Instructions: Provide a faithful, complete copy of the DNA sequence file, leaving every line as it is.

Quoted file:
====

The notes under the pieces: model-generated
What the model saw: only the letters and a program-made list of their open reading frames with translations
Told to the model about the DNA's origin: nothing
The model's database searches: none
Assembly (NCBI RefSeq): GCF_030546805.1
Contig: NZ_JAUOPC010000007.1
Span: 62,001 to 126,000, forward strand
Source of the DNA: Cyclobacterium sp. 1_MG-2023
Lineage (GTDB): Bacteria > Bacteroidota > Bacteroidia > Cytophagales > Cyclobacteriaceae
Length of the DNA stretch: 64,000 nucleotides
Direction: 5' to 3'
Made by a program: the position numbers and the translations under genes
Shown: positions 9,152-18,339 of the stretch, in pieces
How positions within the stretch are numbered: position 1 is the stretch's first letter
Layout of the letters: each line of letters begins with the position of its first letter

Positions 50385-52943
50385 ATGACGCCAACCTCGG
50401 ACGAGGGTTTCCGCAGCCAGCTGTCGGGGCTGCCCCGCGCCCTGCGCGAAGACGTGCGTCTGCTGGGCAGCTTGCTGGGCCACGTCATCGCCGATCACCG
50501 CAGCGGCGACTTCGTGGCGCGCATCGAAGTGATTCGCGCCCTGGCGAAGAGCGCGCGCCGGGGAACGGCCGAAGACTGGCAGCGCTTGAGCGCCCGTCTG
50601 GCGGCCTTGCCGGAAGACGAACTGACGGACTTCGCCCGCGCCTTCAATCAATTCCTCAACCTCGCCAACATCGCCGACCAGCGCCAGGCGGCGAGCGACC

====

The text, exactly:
The notes under the pieces: model-generated
What the model saw: only the letters and a program-made list of their open reading frames with translations
Told to the model about the DNA's origin: nothing
The model's database searches: none
Assembly (NCBI RefSeq): GCF_030546805.1
Contig: NZ_JAUOPC010000007.1
Span: 62,001 to 126,000, forward strand
Source of the DNA: Cyclobacterium sp. 1_MG-2023
Lineage (GTDB): Bacteria > Bacteroidota > Bacteroidia > Cytophagales > Cyclobacteriaceae
Length of the DNA stretch: 64,000 nucleotides
Direction: 5' to 3'
Made by a program: the position numbers and the translations under genes
Shown: positions 9,152-18,339 of the stretch, in pieces
How positions within the stretch are numbered: position 1 is the stretch's first letter
Layout of the letters: each line of letters begins with the position of its first letter

Positions 50385-52943
50385 ATGACGCCAACCTCGG
50401 ACGAGGGTTTCCGCAGCCAGCTGTCGGGGCTGCCCCGCGCCCTGCGCGAAGACGTGCGTCTGCTGGGCAGCTTGCTGGGCCACGTCATCGCCGATCACCG
50501 CAGCGGCGACTTCGTGGCGCGCATCGAAGTGATTCGCGCCCTGGCGAAGAGCGCGCGCCGGGGAACGGCCGAAGACTGGCAGCGCTTGAGCGCCCGTCTG
50601 GCGGCCTTGCCGGAAGACGAACTGACGGACTTCGCCCGCGCCTTCAATCAATTCCTCAACCTCGCCAACATCGCCGACCAGCGCCAGGCGGCGAGCGACC